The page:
15th September 1910
Born: Bendigo Victoria, Australia
Date of Enlistment: 22 May 1941
Date of Discharge: 2 September 1946
Sergeant Marie Farrell 99661
Moved to Western Australia by ship the S. S. Katoomba with my mother Thore, father Michael and older sister Doreen in 1910, all our possessions including my father’s team of Clydesdales and their wagon. We then travelled to Nungarin where we settled. I was given the name Jimmy as our home had dirt floors and my mother made me long trousers to protect my knees so people thought I was a boy, to this day I am known as Aunty Jim to generations of Nungarin people.
My first school was held in the Congregational Church (1913) until the first school was built in 1918. After primary school I went to the Presentation Convent in Goomalling. At the age of 17, I did my first days work at a drapery, fancy goods and dressmaking store. I started my own tearooms under the Nungarin Hotel in the late 1930’s.
World War II brought a lot of sadness and altered so many of our lives. The boys were all joining up and leaving for the Navy and Army camps to do their training. I got the feeling I wanted to help too, so closed up shop and decided as the men in our family where Navy and Army to balance things out I would apply to recruit for the RAAF and I was accepted in 1942. It was a sad time leaving family, friends and my home town.
W.A. girls were taken to Victor Harbour in South Australia to do our “Rookies”, after pass out it was to Mallala Pilot Training School then on to Melbourne to live in St Georges Road, Toorak, in the first Government House residence.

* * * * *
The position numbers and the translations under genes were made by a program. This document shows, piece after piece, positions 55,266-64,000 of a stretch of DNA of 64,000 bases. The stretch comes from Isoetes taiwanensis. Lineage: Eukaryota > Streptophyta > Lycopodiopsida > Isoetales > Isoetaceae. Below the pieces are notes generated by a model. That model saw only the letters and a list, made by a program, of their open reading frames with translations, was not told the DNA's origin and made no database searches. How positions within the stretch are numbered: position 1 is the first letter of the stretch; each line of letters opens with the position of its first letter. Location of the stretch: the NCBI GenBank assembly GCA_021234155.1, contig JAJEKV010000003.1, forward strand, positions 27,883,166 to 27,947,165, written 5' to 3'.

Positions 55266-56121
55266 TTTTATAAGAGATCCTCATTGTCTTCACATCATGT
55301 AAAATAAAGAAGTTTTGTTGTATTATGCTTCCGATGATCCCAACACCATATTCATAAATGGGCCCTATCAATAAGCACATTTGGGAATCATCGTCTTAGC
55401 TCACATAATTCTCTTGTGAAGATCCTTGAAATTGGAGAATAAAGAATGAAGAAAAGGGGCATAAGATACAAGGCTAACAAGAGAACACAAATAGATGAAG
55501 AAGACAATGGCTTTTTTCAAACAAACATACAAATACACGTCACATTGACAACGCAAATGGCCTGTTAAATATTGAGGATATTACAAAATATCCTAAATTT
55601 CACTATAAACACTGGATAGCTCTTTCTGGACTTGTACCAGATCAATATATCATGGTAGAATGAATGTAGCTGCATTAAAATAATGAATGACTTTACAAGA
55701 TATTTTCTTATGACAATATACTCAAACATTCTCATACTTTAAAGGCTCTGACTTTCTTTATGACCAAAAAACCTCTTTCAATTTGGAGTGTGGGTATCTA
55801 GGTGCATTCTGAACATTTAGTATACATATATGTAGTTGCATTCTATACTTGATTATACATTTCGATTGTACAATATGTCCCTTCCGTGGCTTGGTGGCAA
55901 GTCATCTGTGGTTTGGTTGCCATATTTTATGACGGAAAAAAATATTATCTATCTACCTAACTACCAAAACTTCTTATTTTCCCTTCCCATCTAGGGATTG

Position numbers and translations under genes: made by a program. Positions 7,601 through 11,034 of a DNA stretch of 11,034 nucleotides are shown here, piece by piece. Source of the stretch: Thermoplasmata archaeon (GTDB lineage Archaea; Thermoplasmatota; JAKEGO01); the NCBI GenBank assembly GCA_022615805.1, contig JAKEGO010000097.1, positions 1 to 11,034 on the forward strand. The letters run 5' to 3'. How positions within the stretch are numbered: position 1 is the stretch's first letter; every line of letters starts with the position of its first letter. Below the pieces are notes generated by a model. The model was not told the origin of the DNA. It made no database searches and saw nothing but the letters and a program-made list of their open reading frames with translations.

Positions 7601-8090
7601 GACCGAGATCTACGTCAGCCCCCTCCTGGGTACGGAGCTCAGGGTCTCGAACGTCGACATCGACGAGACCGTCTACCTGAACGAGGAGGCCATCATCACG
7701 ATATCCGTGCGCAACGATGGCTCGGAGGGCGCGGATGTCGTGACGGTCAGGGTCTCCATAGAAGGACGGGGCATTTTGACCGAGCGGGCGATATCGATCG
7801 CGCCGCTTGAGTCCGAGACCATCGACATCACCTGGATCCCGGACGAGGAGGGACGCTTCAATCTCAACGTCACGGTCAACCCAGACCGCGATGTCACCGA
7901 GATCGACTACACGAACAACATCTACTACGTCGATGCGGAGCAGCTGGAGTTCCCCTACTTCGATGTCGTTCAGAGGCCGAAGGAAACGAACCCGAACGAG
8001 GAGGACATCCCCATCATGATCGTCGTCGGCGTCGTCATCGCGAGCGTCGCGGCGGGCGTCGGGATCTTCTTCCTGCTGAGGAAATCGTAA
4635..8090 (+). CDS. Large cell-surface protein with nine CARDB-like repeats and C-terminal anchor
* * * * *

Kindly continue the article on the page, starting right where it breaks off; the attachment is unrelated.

My duties included Equipment Assistant in Stores, keeping log books for the planes and my posting at discharge was RAAF HQ D Org and Staff Duties.
War was over with exciting celebrations and much to do to go back to a normal life. Arrived home to Nungarin, many changes, Nungarin had been turned into an Army Stores and Vehicle Depot (5BOD), which remained for many years to the benefit of the small town. The Army constructing many amenities and a large amount of personnel to help the town recover.
I was to once again go behind the counter working for my brother-in-law and sister, Colin
(Bluey) and Thora Cairns (he had been a P.O.W. on the Burma Railway with the Japanese) in the General Store. A few years later I moved to my own business, back under the hotel, which I retired at the age of ninety years.
At age 95 I still recall very fond memories and wonderful friendships that were formed in the years of the war and how everyone pulled together to help each other in the difficult years to follow.